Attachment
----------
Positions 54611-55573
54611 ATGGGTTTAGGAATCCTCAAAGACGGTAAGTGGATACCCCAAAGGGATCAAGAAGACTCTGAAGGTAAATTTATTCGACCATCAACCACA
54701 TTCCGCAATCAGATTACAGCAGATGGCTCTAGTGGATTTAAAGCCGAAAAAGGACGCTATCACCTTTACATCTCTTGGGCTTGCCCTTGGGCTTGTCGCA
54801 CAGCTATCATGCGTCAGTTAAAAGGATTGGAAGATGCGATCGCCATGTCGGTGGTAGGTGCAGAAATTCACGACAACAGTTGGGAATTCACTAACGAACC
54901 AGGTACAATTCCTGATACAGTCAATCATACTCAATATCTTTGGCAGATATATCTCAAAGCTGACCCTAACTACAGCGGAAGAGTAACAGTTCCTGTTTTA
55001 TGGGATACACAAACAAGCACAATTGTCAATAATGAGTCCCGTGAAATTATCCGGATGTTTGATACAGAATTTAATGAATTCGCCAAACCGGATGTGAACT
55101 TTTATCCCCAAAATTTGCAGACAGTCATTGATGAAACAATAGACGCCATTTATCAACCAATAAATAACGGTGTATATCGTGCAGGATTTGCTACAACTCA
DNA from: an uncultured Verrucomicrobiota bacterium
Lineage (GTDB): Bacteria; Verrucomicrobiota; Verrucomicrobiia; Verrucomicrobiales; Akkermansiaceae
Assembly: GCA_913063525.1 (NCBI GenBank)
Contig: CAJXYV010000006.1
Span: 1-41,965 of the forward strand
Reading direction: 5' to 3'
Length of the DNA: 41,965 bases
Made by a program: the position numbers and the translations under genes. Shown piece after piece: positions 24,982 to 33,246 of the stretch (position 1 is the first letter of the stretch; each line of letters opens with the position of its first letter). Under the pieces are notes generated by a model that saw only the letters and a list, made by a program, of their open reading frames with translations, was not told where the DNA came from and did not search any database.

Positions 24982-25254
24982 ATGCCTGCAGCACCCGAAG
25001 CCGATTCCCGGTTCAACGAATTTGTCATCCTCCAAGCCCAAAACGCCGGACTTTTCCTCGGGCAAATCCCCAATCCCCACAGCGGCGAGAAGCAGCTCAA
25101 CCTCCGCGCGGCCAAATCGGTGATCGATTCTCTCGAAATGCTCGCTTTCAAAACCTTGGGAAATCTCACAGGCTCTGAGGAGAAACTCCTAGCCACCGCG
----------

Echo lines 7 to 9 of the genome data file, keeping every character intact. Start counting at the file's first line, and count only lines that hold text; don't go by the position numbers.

55101 TTTATCCCCAAAATTTGCAGACAGTCATTGATGAAACAATAGACGCCATTTATCAACCAATAAATAACGGTGTATATCGTGCAGGATTTGCTACAACTCA
DNA from: an uncultured Verrucomicrobiota bacterium
Lineage (GTDB): Bacteria; Verrucomicrobiota; Verrucomicrobiia; Verrucomicrobiales; Akkermansiaceae